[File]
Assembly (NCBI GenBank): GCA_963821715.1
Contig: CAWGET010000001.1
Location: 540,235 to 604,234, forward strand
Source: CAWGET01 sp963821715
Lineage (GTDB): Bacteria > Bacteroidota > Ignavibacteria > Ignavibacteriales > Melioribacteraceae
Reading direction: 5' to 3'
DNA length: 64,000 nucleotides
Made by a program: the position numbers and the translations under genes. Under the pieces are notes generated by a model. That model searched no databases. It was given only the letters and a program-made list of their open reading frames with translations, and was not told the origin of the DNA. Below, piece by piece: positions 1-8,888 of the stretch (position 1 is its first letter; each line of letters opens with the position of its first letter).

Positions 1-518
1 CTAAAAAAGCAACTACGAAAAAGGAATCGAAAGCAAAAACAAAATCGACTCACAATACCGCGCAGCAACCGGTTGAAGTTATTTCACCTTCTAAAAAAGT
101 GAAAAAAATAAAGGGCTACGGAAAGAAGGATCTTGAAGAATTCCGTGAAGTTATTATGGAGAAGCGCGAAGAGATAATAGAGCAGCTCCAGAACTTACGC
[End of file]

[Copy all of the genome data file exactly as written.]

Assembly (NCBI GenBank): GCA_963821715.1
Contig: CAWGET010000001.1
Location: 540,235 to 604,234, forward strand
Source: CAWGET01 sp963821715
Lineage (GTDB): Bacteria > Bacteroidota > Ignavibacteria > Ignavibacteriales > Melioribacteraceae
Reading direction: 5' to 3'
DNA length: 64,000 nucleotides
Made by a program: the position numbers and the translations under genes. Under the pieces are notes generated by a model. That model searched no databases. It was given only the letters and a program-made list of their open reading frames with translations, and was not told the origin of the DNA. Below, piece by piece: positions 1-8,888 of the stretch (position 1 is its first letter; each line of letters opens with the position of its first letter).

Positions 1-518
1 CTAAAAAAGCAACTACGAAAAAGGAATCGAAAGCAAAAACAAAATCGACTCACAATACCGCGCAGCAACCGGTTGAAGTTATTTCACCTTCTAAAAAAGT
101 GAAAAAAATAAAGGGCTACGGAAAGAAGGATCTTGAAGAATTCCGTGAAGTTATTATGGAGAAGCGCGAAGAGATAATAGAGCAGCTCCAGAACTTACGC